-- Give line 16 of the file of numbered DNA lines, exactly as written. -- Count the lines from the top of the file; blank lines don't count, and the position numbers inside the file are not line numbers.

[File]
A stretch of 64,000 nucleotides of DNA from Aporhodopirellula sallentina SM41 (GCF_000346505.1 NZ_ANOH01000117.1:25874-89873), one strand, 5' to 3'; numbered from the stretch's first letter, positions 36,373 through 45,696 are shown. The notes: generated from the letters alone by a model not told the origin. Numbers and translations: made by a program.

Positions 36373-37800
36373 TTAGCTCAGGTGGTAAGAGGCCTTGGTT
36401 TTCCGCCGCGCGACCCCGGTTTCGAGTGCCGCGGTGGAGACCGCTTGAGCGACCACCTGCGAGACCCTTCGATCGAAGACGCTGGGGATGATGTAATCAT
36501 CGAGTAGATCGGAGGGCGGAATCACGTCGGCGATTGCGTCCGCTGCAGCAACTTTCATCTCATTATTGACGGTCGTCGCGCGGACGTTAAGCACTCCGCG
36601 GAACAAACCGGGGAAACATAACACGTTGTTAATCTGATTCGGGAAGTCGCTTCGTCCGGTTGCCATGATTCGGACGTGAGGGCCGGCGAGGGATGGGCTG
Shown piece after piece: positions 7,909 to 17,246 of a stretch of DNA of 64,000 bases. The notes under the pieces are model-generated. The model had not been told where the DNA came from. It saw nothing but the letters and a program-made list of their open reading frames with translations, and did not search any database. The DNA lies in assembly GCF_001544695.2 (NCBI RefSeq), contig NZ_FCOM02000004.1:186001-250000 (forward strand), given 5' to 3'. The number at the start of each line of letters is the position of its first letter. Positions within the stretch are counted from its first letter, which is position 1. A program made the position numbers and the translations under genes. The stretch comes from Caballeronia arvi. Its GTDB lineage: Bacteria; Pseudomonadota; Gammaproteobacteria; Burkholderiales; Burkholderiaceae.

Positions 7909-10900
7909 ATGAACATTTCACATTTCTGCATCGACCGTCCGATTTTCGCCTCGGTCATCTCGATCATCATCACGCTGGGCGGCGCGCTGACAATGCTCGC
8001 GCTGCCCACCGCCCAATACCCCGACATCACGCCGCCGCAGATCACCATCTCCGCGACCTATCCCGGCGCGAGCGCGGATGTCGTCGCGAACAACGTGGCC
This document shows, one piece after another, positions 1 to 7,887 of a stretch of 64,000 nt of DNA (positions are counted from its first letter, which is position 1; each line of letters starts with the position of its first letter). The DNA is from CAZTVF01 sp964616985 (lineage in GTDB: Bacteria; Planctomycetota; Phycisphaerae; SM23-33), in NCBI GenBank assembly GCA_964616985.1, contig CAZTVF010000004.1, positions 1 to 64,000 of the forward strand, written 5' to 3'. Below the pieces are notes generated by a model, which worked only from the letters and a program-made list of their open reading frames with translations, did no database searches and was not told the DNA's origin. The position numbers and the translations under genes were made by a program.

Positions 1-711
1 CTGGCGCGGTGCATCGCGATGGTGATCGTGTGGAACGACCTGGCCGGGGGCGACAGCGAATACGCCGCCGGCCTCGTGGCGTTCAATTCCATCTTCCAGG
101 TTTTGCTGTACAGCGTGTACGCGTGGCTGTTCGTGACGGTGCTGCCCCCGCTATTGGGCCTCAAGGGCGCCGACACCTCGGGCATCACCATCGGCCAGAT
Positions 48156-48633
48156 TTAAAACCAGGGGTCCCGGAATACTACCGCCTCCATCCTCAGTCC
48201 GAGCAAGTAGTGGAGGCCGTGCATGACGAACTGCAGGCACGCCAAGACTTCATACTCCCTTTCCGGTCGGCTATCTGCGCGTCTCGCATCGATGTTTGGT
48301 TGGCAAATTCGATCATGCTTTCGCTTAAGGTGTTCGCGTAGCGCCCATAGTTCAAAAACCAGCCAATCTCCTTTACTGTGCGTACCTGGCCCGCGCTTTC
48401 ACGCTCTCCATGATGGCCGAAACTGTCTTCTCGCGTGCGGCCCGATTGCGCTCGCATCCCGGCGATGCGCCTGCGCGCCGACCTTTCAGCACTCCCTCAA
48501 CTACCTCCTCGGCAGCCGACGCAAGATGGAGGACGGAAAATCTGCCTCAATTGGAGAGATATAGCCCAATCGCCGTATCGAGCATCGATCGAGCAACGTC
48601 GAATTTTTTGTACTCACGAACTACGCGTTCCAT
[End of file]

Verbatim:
48156 TTAAAACCAGGGGTCCCGGAATACTACCGCCTCCATCCTCAGTCC